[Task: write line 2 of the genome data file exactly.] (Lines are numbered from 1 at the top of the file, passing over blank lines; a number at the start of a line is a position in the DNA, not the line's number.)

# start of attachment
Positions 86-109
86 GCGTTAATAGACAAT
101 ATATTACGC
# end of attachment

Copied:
86 GCGTTAATAGACAAT